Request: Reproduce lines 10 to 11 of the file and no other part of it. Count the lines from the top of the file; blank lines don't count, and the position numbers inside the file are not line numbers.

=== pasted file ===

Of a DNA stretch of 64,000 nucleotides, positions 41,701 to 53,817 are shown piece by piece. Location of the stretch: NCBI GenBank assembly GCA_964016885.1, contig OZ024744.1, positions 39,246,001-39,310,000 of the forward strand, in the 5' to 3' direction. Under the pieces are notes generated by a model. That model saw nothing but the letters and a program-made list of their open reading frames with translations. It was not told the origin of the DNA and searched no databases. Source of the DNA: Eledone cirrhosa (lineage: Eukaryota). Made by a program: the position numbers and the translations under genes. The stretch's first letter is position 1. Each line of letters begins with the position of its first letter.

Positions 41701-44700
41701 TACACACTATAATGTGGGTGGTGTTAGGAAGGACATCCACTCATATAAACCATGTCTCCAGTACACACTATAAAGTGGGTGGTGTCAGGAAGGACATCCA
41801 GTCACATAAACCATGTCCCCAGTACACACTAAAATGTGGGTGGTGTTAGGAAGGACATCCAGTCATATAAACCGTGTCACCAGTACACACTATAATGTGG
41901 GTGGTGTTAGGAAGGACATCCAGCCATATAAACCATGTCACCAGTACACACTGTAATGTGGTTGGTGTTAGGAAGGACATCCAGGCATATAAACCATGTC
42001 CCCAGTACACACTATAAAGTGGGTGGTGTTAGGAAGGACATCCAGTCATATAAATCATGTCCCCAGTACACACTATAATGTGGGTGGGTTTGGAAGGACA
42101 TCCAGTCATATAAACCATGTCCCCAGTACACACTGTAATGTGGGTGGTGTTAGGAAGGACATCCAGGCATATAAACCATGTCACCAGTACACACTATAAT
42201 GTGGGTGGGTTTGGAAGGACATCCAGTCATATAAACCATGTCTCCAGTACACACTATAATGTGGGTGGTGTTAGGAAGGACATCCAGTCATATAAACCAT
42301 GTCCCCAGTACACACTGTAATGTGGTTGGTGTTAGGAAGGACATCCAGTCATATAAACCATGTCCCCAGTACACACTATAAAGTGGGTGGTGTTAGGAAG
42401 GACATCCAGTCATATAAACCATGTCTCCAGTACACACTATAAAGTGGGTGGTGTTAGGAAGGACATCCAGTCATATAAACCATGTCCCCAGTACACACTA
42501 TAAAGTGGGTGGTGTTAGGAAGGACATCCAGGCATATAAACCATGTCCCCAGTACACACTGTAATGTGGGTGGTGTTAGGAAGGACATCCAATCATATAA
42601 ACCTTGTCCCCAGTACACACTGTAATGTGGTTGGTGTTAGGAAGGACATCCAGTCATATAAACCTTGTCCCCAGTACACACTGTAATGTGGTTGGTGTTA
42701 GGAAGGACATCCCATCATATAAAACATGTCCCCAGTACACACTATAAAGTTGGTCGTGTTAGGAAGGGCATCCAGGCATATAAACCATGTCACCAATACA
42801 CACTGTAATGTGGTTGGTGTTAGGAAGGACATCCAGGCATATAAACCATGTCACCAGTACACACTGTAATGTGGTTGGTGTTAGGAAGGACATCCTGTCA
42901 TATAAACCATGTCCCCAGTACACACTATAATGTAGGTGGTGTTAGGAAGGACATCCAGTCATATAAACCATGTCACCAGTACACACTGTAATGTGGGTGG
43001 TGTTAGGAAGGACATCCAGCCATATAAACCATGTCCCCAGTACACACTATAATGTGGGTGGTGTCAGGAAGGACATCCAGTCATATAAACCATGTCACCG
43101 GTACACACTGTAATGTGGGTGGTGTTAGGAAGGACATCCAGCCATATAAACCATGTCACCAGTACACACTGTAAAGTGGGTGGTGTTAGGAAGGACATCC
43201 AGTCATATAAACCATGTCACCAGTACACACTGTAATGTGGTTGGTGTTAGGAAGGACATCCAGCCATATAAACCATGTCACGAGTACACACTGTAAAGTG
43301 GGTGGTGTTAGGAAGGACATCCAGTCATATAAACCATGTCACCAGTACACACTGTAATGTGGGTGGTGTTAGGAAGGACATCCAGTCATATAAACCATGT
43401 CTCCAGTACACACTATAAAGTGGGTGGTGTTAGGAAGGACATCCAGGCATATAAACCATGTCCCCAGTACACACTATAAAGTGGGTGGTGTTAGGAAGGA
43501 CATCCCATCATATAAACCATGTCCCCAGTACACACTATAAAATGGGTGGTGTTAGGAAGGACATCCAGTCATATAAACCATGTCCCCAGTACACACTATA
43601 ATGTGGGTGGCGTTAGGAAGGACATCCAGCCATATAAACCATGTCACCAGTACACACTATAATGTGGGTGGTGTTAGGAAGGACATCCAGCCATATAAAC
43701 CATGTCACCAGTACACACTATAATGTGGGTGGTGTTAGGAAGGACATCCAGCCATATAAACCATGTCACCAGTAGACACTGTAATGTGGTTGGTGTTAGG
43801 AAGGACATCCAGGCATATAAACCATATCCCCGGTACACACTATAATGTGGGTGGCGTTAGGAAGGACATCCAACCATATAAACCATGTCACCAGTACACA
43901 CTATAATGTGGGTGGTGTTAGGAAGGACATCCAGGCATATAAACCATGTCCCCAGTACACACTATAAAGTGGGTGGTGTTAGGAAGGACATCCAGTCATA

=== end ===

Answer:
42401 GACATCCAGTCATATAAACCATGTCTCCAGTACACACTATAAAGTGGGTGGTGTTAGGAAGGACATCCAGTCATATAAACCATGTCCCCAGTACACACTA
42501 TAAAGTGGGTGGTGTTAGGAAGGACATCCAGGCATATAAACCATGTCCCCAGTACACACTGTAATGTGGGTGGTGTTAGGAAGGACATCCAATCATATAA